2. Both are very skilled, but only one of them has weapons. It’s set in medieval times, so they only have daggers and such. The character that isn’t armed needs to win, and I’m not entirely sure how, realistically, he would.

    I have a problem with these sentences because they contradict one another. What this tells me? The author hasn’t thought this through at all.

    “Only one has weapons.”

    “they have daggers and such.”

    Which is it? What does ‘and such’ mean?

    “The character that isn’t armed needs to win.”

    (sigh) I can see a long fight scene coming, one where the unarmed guy does a lot of jumping around and is suddenly saved by a passing minor character, likely female, who becomes the ‘plucky side-kick’ or worse yet ‘cardboard plucky love-interest’ who never does a single interesting thing again, and forgets how they saved ‘the hero’s bacon’ and never does more than crack jokes and hide behind the hero for the next 12 books.

    It would be a whole lot more interesting to have the two main characters walk stiff-legged, hackles up around each other and conduct a game of bluff and bluster instead of having the fight and struggling to make the result look less contrived than it is.

    It all depends on one factor – does the writer have the skill needed to write the dialog of bluff and bluster?

    It’s a whole lot easier to write the fight scene.

    • It’s set in medieval times, so they only have daggers and such.

      I have a problem with these sentences because they contradict one another. What this tells me? The author hasn’t thought this through at all.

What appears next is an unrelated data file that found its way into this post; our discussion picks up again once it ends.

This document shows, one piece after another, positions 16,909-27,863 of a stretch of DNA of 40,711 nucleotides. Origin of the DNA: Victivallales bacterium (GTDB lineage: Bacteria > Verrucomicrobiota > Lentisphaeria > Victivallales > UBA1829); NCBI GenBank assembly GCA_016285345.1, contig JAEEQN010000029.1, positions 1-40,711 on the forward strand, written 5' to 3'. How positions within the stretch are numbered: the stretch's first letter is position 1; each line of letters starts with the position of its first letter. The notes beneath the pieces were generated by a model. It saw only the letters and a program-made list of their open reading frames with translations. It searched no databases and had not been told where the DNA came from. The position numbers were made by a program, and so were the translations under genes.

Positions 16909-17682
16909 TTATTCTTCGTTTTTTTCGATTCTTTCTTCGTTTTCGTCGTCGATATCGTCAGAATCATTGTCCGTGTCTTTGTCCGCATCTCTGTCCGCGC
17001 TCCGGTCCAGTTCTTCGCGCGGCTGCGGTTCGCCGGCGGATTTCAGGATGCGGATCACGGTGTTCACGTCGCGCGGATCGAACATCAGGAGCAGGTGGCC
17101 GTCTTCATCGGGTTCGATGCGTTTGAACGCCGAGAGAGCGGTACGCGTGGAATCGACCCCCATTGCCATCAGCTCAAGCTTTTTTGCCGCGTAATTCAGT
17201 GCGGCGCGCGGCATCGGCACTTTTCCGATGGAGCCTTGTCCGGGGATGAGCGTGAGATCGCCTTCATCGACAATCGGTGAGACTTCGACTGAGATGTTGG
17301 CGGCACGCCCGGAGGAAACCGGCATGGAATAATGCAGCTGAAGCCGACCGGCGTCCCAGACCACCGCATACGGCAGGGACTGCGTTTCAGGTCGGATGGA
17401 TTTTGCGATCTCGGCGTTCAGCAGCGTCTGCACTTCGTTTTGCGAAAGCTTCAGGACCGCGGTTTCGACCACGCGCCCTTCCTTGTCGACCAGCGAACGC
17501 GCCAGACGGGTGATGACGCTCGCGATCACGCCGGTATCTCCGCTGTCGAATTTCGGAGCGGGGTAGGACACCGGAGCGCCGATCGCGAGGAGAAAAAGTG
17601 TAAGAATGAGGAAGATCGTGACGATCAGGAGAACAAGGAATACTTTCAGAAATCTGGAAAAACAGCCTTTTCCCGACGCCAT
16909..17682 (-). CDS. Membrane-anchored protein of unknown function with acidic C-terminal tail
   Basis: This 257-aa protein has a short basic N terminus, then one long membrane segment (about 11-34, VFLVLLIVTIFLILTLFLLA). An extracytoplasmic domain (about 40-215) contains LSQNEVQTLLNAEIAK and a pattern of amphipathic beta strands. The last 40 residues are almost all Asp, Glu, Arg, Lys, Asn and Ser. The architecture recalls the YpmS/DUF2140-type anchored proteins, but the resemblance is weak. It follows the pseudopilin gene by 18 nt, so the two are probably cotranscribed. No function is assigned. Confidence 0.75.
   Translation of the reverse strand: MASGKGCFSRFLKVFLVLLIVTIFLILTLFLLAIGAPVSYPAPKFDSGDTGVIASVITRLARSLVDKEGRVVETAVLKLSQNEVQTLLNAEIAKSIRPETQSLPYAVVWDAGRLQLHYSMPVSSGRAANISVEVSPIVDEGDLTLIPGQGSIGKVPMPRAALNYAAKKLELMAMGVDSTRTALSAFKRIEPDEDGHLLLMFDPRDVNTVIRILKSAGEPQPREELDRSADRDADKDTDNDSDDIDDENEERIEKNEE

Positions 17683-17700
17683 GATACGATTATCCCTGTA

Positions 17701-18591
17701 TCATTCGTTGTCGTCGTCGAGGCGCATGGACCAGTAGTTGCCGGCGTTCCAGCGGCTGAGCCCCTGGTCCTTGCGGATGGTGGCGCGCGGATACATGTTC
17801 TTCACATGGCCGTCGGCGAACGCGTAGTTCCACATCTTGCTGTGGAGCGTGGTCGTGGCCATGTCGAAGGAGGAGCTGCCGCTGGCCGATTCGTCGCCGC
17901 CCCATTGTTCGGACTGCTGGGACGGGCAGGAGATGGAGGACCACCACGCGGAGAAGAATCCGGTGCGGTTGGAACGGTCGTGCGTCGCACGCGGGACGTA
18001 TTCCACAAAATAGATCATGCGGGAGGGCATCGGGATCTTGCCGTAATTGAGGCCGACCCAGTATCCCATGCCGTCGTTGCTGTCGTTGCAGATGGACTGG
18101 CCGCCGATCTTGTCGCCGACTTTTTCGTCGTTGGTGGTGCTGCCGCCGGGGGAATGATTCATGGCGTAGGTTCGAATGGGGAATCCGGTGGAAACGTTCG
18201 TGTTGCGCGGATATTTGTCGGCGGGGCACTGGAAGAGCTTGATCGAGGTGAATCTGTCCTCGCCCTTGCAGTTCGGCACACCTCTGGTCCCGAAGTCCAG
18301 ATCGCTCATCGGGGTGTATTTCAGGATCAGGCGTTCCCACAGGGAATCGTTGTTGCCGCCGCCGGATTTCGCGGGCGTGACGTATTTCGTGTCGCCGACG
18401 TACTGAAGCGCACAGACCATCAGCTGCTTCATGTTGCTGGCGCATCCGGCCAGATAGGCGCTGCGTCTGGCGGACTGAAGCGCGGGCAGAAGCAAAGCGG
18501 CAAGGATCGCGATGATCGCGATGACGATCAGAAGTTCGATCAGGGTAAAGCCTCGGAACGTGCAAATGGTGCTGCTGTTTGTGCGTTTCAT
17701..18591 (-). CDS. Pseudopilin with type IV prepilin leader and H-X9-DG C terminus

The author was certainly imprecise, but I took the phrase to mean that because the story is set in medieval times, the options available are only those weapons that existed in medieval times. The armed character might have a dagger or a sword or a quarterstaff, etc. The unarmed character would have nothing at all. Although…that gives me pause. Since knives were the primary implement for eating, even an unarmed character might well have a knife.

      • YOu made me smile JM NG, in our family all the men eat with knives only, except for soup. WHich, look away! We tilt the bowl and drink and slurp.

        Lol, it makes for a very musical meal sometimes, lol

      • Exactly – skilled medieval warrior who doesn’t have a dagger?

        Didn’t think it through.

        • …skilled medieval warrior who doesn’t have a dagger?

          Another good point. How would a skilled medieval warrior come to possess no weapon at all?

          Of course, a dagger is a very different affair from an eating knife. The thing is, an eating knife is still a knife, plenty dangerous if wielded with intent. And most people carried them back then. You didn’t arrive at the dining board expecting it to be set out with all the cutlery (or any) that modern tables possess. You arrived and pulled out your own blade.

  3. I love writing fight scenes, but so many times when I get ready to do it, it really becomes a case of no sane person would go into this fight. Better to get the hell away and live to fight another day. Since the action is what I like as a reader and a writer, I have to dig deep to come up with reasons why it’s very necessary that my character not choose the smarter path. But that’s half the fun of writing, coming up with scenarios where choosing to headbutt the bull is the only sane choice.

  4. Make sure you’ve got a reason for them to fight that feels natural for both characters beyond needing them to fight for the plot.

    I’m glad she said this. In my critique group someone had a story where the character, I’ll call her “Buffy” (there are monsters in the story), gets into a pointless fight with a random guy who insulted her.